As same-sex marriage became widely accepted in the U.S. over the last decade, a surefire way to increase the decibel level of a conversation on the issue was to bring up polygamy.
Liberal and conservative proponents of same-sex marriage alike said opponents of gay marriage were relying on weak slippery-slope arguments (they often were). Lengthy arguments were trotted out to show why gay marriage would not lead to polygamy.
The jury is still out on that front of course. But one standout Muslim academic, Zainab Naqvi, recently presented a compelling case in The Conversation.
Naqvi, a PhD candidate at the University of Birmingham whose research focuses on feminist perspectives on marriage under English common law, begins by dissecting the evolution of modern marriage.
While deciding that former Mormon John Hyde could not seek a divorce on the grounds of adultery in English law in 1866, Lord Penzance held that marriage was 'the voluntary union for life of one man and one woman to the exclusion of all others.'
Critics exposed this first legal definition of marriage as unrealistic even then. After all, divorce decrees were being granted before this case, so marriage wasn’t necessarily 'lifelong', and the meaning of 'voluntary' in this context was as elusive in 1866 as it is today. With the advent of same-sex marriage, the idea of 'one man and one woman' is also outdated. So what remains?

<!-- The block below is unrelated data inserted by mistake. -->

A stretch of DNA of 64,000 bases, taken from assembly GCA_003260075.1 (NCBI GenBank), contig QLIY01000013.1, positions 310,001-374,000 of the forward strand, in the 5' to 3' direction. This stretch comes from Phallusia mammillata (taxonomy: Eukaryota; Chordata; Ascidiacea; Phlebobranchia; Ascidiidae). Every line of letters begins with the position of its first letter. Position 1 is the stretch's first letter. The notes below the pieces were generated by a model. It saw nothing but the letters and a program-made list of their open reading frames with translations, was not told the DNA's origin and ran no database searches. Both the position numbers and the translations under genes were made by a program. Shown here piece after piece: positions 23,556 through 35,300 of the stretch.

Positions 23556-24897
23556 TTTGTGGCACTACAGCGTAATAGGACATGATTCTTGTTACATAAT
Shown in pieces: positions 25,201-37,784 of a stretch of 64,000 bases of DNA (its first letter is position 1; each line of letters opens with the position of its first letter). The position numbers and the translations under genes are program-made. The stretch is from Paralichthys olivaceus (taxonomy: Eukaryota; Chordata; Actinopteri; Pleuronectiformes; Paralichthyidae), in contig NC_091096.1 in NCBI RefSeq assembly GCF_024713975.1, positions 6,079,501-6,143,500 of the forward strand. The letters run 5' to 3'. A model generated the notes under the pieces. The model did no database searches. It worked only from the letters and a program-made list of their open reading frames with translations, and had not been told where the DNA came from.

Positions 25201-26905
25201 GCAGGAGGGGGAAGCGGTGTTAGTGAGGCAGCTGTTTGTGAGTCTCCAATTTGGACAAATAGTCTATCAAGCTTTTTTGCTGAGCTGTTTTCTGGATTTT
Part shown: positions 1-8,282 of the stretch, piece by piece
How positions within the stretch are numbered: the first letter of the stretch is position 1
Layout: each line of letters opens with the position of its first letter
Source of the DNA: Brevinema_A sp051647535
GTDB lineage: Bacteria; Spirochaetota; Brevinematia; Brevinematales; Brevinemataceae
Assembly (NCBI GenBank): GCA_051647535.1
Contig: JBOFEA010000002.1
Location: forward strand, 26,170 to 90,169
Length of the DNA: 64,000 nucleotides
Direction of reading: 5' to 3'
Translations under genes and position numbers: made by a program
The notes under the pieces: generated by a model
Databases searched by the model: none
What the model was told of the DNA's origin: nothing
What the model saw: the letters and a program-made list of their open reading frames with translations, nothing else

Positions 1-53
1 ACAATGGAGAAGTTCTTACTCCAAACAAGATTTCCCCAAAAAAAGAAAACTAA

Marriage 'to the exclusion of all others' is the only element of Lord Penzance’s statement which still holds fast.
Marriage changed from being “a lifelong union between one man and one woman” to “a union between two people.” But why just two, Naqvi asks?
It’s this last definition which concerns Naqvi. Interestingly, she attacks it not on religious grounds but on feminist ones.
[T]hese days, it’s mostly women who suffer from the lack of legal recognition of polygamous marriages, and yet ironically, it’s gender equality that is commonly cited as a reason for denying such recognition….
If gender equality is to have real meaning, it should empower, not marginalise women, regardless of the type of marriage they choose to be in. Only once this has been addressed can moves be made towards a more inclusive understanding of marriage.
We’ve noted that most arguments against polygamy are slippery-slope ones (ironic, no?). But the most popular grounds for rejecting polygamy is the idea that it will demean and harm women.
Naqvi, however, is saying that’s not true, at least not in the case of Muslim women. In fact, it’s just the opposite.
Muslim women who live with men as second and third wives but do not have legal standing as such are wrongfully stigmatized. They are “viewed as little more than secret mistresses, home-wreckers,” one Muslim blogger from Canada writes.
Naqvi, a trained lawyer, is showing that Muslim women experience real and significant harm by laws that prohibit them legal status as wives.
Will polygamy, which unlike gay marriage actually has strong historical precedent, soon be legalized? Or is polygamy an idea too reactionary for Western nations?
A penny for your thoughts.
[Photo Credit: HBO Productions/Youtube]